A couple of days before Mother’s Day the Cebu City Marriott Hotel presented “Live to Share,” an afternoon with Cebu’s Chocolate Queen, Raquel Choa, at the hotel’s Sampaguita ballroom.
It was filled up with an attentive crowd, mostly ladies come to learn more about the life of an enterprising young woman. They were all effusively welcomed by the hotel’s general manager, Patrick Carroll.
Raquel took the spotlight with her story, “My Affair With Chocolate,” recalling her childhood and all she learned about cocoa from her grandmother.
Life wasn’t easy. Raquel’s parents separated when she was 7. She and her siblings were brought up by their grandparents in the bucolic mountains of Balamban, a town in Cebu’s western seaboard. It was a simple life with it share of challenges.
They washed clothes in the river which they crossed daily on the way to and back from school. They also learned to make charcoal. At night they kept indoors for fear of the spirits, but more for the rebels that lived in the area and at times clashed with government troops.
With a kerosene lamp they prepared food which the next day they ate and brought to sell at school. Their grandmother Nanay Nila meanwhile recounted to them many folk stories.
Their favorite was about Maria Cacao, the queen of the cacao forest. She had a large raft which she filled with cacao beans and set sail on it down the widest river and on to the open sea.
The story of Maria Cacao inspired Nanay Nila’s grandchildren to plant cacao trees, and in due time harvest the beans to turn into “tablea” and eventually produce pure chocolate.
When she was 14, Raquel’s parents reconciled and brought their children from Balamban to Cebu City. Raquel kept busy with numerous household chores, and at the age of 16 married Alfred Choa. Now, Raquel is 40, and they have eight children; the eldest is 22, the youngest, 9.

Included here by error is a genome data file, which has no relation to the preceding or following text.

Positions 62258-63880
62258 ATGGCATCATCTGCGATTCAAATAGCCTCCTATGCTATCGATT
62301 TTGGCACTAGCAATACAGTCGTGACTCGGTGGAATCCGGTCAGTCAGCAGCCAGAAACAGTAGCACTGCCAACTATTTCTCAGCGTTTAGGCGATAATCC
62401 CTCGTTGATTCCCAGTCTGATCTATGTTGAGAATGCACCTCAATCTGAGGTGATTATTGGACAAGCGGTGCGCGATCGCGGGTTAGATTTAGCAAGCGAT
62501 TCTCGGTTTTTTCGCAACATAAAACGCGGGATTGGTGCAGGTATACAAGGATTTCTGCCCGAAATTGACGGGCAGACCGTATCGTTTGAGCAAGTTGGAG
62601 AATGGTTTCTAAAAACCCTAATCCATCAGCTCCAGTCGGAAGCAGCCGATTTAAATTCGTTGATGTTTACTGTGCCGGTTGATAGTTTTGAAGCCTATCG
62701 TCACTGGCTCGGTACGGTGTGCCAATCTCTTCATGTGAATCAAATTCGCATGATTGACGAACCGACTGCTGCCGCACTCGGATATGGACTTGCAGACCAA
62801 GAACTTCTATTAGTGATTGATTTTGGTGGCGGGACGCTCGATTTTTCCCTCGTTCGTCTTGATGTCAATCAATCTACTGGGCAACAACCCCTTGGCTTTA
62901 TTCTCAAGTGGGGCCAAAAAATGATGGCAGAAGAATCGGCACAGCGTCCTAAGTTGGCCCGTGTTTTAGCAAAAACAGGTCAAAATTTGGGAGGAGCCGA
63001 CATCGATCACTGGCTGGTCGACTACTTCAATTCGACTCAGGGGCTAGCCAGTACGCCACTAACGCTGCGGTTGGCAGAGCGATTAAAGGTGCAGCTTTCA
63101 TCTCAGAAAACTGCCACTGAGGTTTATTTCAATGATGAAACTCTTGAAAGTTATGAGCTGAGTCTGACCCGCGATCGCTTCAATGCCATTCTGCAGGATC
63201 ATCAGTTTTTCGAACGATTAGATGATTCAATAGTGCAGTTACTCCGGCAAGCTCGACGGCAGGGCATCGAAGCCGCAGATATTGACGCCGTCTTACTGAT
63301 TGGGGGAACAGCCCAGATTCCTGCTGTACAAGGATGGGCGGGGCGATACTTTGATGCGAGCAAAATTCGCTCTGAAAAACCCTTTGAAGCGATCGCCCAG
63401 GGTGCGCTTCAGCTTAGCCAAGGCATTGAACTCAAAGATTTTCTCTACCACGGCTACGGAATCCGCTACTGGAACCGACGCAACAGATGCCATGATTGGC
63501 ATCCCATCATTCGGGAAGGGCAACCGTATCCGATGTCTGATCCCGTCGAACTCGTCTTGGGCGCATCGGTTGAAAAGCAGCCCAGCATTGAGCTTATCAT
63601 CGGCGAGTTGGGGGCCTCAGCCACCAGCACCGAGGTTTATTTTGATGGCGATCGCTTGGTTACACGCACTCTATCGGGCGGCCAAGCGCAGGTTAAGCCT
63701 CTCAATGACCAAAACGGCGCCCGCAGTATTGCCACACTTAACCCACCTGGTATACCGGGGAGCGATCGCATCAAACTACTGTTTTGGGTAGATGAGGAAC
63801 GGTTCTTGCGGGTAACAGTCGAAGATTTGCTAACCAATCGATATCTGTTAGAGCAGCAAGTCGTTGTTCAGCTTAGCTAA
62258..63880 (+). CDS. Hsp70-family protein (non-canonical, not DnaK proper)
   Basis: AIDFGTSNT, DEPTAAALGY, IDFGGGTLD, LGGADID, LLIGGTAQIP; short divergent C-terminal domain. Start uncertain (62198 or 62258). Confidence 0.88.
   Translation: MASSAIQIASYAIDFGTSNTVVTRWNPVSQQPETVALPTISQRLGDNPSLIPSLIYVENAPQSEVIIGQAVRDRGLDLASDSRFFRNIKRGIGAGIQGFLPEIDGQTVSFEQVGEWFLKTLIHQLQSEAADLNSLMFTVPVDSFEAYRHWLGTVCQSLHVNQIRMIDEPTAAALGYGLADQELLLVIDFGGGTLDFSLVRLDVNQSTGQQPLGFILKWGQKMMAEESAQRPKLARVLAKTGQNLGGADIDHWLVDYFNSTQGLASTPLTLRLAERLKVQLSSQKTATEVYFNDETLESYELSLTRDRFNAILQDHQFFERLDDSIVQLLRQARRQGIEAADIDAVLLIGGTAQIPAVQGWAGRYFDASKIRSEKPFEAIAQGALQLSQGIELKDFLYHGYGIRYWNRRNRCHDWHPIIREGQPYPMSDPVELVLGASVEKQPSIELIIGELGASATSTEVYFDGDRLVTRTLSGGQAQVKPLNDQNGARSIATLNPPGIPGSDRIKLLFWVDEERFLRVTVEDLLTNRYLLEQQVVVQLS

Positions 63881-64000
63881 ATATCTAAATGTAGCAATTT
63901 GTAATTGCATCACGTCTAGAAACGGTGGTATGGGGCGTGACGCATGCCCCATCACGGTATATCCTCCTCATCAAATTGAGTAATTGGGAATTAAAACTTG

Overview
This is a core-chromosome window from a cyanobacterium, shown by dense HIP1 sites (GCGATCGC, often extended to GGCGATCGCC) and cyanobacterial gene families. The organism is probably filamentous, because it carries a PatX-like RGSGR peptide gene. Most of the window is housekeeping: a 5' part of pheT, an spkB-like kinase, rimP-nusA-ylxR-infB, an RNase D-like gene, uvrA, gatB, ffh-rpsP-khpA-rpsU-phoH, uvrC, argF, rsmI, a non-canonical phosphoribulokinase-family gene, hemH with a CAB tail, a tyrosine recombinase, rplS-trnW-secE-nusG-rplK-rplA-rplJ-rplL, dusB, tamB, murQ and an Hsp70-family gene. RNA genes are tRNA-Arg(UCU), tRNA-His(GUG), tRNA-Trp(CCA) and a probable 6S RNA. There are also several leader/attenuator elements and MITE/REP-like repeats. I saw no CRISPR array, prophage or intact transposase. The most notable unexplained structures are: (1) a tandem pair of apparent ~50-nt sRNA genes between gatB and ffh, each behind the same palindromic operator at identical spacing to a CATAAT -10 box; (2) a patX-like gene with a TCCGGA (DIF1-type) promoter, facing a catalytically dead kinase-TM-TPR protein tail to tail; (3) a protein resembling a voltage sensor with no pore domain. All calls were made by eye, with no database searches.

They are all involved with cacao and the fine chocolate products they churn out. Their retail outlet, Chocolate Chamber, located in Cebu City’s Mabolo area, is quite a magnet for all those who love chocolate.
Raquel keeps abreast with the latest technology and has encouraged many farmers to plant cacao trees which easily grow in this climate and require relatively little care.
At the end of her story Raquel demonstrated how to make the “chocolate stetch.” She was ably assisted by her eight children —Michael, Michelle, Anthony, Jonathan, Hannah, AJ, Angela and JP.
They garnished the warm chocolate that was served to the guests. There were delicious things to eat, too, prepared by the hotel’s executive chef Chachpol Suaisom. Everything had been cooked with chocolate one way or another.
Patrick Carrol made a toast to Raquel and all the mothers of the world. This was a cue for waiters to pass around trays of red wine, and for those who specified it, chilled white wine. Most solicitous were the hotel’s marke-
ting communications manager Frances Alfafara and public relations officer Nico Velasquez.